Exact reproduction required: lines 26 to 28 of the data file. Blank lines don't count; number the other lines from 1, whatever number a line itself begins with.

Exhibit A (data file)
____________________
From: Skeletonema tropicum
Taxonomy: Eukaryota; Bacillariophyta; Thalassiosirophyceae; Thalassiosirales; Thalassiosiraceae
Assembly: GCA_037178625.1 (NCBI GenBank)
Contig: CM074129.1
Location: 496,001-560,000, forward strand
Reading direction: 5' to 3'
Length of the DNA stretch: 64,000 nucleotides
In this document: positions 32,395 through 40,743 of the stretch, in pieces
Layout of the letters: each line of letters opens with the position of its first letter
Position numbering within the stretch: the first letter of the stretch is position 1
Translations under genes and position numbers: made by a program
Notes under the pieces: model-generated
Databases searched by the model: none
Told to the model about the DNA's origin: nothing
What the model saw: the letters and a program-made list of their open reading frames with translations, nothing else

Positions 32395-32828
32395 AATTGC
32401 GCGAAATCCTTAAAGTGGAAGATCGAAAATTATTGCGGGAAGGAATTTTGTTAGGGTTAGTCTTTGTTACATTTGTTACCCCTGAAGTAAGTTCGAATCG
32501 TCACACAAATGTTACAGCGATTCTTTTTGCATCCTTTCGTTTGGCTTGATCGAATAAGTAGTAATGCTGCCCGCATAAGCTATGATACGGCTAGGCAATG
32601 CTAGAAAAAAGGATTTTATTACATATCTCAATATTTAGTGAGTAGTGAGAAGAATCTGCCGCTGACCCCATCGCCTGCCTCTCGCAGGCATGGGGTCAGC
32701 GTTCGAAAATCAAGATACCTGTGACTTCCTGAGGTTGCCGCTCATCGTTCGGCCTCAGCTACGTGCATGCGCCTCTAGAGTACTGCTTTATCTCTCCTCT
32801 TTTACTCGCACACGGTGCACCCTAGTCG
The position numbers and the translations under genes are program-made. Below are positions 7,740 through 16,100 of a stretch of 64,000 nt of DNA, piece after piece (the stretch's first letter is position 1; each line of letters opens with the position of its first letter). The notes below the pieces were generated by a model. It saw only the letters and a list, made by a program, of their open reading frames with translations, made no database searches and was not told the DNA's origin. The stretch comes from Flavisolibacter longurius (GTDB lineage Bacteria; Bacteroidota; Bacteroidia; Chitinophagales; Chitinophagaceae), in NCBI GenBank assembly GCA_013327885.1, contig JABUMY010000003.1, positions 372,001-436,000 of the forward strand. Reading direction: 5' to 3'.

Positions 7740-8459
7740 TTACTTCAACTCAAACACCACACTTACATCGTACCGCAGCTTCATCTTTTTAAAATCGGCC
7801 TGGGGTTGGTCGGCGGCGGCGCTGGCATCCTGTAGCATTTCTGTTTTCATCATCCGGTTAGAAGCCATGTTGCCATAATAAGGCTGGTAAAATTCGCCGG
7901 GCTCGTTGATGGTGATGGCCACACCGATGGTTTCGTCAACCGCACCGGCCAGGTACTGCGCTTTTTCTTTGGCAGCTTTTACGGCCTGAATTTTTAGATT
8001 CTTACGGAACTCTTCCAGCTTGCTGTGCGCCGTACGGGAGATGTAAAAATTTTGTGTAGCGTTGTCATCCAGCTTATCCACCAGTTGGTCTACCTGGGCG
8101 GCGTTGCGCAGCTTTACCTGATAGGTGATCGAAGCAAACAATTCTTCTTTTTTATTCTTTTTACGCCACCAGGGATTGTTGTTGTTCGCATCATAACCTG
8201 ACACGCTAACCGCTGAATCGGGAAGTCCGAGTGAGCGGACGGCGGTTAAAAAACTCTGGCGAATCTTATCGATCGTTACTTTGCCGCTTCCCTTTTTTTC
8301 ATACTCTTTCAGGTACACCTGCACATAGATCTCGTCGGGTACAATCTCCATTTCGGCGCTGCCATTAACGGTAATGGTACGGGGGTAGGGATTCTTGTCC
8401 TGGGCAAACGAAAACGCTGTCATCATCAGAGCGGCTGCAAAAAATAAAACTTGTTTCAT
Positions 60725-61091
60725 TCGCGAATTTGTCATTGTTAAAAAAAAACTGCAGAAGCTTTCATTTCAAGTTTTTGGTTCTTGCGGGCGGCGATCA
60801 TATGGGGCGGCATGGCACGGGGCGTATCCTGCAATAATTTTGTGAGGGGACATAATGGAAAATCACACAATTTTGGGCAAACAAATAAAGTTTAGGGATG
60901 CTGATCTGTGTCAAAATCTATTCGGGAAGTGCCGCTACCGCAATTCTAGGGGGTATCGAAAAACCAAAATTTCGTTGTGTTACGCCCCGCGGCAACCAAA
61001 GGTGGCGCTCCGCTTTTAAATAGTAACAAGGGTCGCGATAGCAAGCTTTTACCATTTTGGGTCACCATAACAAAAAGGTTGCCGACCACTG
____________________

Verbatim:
7801 TGGGGTTGGTCGGCGGCGGCGCTGGCATCCTGTAGCATTTCTGTTTTCATCATCCGGTTAGAAGCCATGTTGCCATAATAAGGCTGGTAAAATTCGCCGG
7901 GCTCGTTGATGGTGATGGCCACACCGATGGTTTCGTCAACCGCACCGGCCAGGTACTGCGCTTTTTCTTTGGCAGCTTTTACGGCCTGAATTTTTAGATT
8001 CTTACGGAACTCTTCCAGCTTGCTGTGCGCCGTACGGGAGATGTAAAAATTTTGTGTAGCGTTGTCATCCAGCTTATCCACCAGTTGGTCTACCTGGGCG